Once I picked up April Henry’s The Girl Who Was Supposed to Die, I had a hard time putting it down. The fast-paced action starts with the first scene and doesn’t let up until the last page. There are enough twists and turns in the plot to give you whiplash and keep you guessing.
The girl from the title wakes up lying and the floor of a cabin. She doesn’t know who she is or where she is or much of anything else. She hears two men talking about her and realizes that they want to kill her. She has know idea why, but she knows she must get out of there. As she desperately tries to escape, she uses the clues around her to figure out who she is. She remembers how to drive a car, so she must be at least 16. She knows how to attack someone and leave them injured. What kind of person knows how to do that? She finds a family photo with her picture in it. Who are these people with her?
She does not know who she can trust–not the security guard who threatens to return her to a mental hospital. Is she crazy? She can’t even trust her own memories, which are mostly missing. The news reports share information that can’t be true, or can it? She finally gives in to accept help from Ty, the teenager closing up the McDonald’s where she eats and then falls asleep at her table. I’m not sure how believable it is for Ty to get involved with a stranger who is in such desperate circumstances, but I’m willing to go along with the reasons given that he doesn’t quite believe it at first (would you?) and that he wants to pass along the help he received during rough times.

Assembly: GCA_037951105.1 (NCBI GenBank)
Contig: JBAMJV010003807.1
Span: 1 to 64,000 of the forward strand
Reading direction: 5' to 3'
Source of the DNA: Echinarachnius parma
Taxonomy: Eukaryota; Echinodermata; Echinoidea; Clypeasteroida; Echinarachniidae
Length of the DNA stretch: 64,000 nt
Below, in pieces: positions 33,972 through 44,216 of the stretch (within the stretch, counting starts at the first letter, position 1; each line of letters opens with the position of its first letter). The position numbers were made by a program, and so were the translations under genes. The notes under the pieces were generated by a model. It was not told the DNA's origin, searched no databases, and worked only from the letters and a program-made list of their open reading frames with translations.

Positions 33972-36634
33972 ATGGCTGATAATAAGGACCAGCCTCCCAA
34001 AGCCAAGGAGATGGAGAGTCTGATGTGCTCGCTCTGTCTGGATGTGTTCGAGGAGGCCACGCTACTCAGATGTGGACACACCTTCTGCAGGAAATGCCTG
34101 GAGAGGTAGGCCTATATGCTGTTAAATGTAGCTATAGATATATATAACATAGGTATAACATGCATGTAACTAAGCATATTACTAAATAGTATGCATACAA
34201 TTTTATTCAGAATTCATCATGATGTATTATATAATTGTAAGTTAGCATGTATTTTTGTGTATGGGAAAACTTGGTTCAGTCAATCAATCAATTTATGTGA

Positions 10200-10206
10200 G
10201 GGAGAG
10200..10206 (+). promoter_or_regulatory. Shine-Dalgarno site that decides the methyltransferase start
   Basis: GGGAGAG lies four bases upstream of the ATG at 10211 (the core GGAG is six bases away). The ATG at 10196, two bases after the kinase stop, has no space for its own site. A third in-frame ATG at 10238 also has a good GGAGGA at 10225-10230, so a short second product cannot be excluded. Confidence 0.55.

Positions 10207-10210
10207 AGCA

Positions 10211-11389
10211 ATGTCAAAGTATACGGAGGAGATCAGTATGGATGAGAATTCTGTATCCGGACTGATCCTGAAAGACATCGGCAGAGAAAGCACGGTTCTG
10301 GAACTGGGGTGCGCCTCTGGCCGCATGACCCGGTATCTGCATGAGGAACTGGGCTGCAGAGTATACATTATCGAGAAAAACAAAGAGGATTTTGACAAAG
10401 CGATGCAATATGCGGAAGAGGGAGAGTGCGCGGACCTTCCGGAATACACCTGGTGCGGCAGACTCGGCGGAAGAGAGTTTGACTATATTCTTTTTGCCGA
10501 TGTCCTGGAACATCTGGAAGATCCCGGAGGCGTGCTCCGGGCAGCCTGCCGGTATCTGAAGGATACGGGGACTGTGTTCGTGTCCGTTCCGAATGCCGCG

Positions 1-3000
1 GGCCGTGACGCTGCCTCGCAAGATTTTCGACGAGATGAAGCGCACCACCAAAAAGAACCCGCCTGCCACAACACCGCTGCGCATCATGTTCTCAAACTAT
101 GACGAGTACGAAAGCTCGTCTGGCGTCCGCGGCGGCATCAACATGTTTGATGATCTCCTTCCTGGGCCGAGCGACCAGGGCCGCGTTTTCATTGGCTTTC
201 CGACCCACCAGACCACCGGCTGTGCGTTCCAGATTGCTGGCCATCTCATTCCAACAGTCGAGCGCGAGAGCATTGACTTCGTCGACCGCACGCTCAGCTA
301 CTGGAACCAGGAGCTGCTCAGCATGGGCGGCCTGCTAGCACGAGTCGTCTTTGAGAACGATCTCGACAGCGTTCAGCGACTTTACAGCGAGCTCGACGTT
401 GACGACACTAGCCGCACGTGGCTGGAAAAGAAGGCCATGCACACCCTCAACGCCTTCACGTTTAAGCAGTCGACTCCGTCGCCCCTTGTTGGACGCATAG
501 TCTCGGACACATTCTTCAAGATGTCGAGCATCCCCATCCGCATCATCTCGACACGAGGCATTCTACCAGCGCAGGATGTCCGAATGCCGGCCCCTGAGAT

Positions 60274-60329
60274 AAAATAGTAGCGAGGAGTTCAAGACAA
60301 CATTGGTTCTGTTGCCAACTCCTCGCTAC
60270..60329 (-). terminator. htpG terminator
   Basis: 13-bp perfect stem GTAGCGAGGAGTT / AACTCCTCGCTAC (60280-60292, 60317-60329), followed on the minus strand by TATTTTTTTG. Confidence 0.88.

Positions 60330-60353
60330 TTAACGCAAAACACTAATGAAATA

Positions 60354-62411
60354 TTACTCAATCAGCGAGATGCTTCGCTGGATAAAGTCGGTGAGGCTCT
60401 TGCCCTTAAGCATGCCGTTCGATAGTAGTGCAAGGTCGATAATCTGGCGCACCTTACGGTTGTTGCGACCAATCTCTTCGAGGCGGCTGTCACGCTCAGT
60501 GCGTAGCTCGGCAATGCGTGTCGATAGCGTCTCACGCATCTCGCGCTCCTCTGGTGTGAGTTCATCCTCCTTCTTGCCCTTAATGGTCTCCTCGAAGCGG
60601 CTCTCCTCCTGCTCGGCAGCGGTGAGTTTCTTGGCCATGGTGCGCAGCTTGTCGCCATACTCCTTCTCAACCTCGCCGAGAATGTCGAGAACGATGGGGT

I can’t wait to share this one with my students. Several have already read Henry’s earlier book, Girl, Stolen, and are clamoring for this one.